Authors: Joyce Johnson
For Hettie Jones
I often think that the night is more alive and more richly colored than the day.
I have tried to express the terrible passions of humanity by means of red and green.
âVINCENT VAN GOGH
Arles, September 8, 1888
My house burned down
And I can't go there no more.
T'S A GOOD NAME
, you once said, for a vanishing act.
To be called Tom Murphy is to be about as ordinary as grass. America has Tom Murphys everywhere. You told me you found them in phone books in every town the year you got out of the navy and were moving around a lot. Sometimes, having drunk enough, you'd dial each number, standing at a pay phone putting the nickels in. You were nineteen. The war had made you crazy. Strangers would answer suspiciously. You'd ask if a Thomas Murphy was there, and if he was, you'd ask the other questions. “Sorry I disturbed you.” Sometimes you wouldn't apologize either, just hang up quickly.
Tom Murphy steps back into a doorway, slips into a crowd, takes a ride toward some fresh start, some different identity in uncountable locations; dies in a rooming house with an empty wine bottle on the dresser, or on an operating table under white lights or a wooden bench in a railway station, or is still alive, eighty years oldâit's not impossible. Anyone with the slightest hope of finding him would have to know where he'd gone to, at least roughly. Or have amazing luck, unthinkable persistence.
ISSING PERSONS DON'T
die. Time congeals around them. They remain as young, as unfinished, as when they went away.
In 1925, there was a Tom Murphy on Tenth Avenue and Forty-thirdÂ Street. He was a good-looking boy of twentyâblond, blue-eyedÂ, slim-hipped, half Norwegian. The other half was as Irish as the neighborhood. This Tom Murphy was addicted to cars and appropriated them when he could. He was light-fingered,Â too, when it came to women. He ran around with a lot of girls and got one of them, Marie Dixon, in trouble.
It was late in August when he took his leave of permanent absenceâthe time of year when tenement families, choking for air, slept on mattresses on rooftops and fire escapes. Summer closed in on Hell's Kitchen like a vise of heat. Grimy children plunged yelling into streams of water from hydrants and begged for pennies to buy shaved ice doused in syrup. Soot from the railroad tracks of Eleventh Avenueâcalled Death Avenue by someâgrayed the sheets and bloomers hanging out over the backyards.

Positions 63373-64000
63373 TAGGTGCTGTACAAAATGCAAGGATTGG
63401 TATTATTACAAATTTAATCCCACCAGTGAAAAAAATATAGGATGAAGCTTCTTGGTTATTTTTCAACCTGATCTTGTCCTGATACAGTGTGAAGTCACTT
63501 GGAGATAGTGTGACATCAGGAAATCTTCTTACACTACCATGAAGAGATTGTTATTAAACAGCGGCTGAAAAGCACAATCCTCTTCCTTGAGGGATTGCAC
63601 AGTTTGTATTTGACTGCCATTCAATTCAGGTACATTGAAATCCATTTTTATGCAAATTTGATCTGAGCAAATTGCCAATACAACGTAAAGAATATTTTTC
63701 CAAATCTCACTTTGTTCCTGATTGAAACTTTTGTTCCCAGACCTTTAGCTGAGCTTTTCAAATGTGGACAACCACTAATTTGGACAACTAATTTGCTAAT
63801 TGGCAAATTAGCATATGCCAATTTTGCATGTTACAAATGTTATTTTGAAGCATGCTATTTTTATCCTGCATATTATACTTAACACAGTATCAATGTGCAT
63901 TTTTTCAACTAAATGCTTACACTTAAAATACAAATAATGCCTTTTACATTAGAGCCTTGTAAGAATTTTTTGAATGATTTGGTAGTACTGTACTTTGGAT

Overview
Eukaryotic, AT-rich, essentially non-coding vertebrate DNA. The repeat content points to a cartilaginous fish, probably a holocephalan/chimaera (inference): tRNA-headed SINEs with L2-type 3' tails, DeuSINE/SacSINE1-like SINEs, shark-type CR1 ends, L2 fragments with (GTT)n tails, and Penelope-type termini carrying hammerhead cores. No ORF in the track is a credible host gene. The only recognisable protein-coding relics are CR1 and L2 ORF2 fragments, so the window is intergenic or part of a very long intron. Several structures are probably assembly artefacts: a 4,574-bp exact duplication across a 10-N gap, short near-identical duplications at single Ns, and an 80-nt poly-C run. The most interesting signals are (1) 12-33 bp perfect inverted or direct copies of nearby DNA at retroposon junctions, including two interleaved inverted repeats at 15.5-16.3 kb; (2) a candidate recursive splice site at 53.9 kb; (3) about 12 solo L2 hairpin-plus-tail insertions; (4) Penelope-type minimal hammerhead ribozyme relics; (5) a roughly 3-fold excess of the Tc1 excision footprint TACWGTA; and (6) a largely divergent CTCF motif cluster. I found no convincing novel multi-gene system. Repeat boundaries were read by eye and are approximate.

One August day Tom Murphy took a bunch of pretty girls for a ride up and down Park Avenue in a yellow touring car. He sat on the leather seat behind the steering wheel like a Princeton boy on a holiday outing, a straw hat on his head, striped shirt sleeves peeled back to the elbows. The excited girls in their rolled stockings, their bright, flimsy dresses, draped themselves around him, hooting and waving at the sedate pedestrians on the clean, gray sidewalks. The automobile had been stolen for the afternoon.
Tom Murphy was a newly married man by that time. But his bride would have been too pregnant to have come along. On August 16, her mother brought her into Polyclinic, the hospital just across the street from Madison Square Garden. It was famous not for its maternity ward but for its other clienteleâboxers carried in unconscious straight from the ring, gangsters whose bullet wounds were treated in its emergency room. The child born to Marie there was a boy.
Tom Murphy stayed around just long enough to see that his son was named after him. A few days later, he borrowed his new brother-in-law's car and disappeared. He was remembered in the neighborhood, with a certain admiration, as a driver of stolen vehicles, though his son's birth certificate listed his occupation as cabdriver. He may also have been involved in the trafficking of bootleg alcohol.
But there was another side to this Tom Murphy. Somewhere he'd learned to play the trumpet. He seemed to have dreams of becoming a musician. It was said he had the trumpet with him when he left.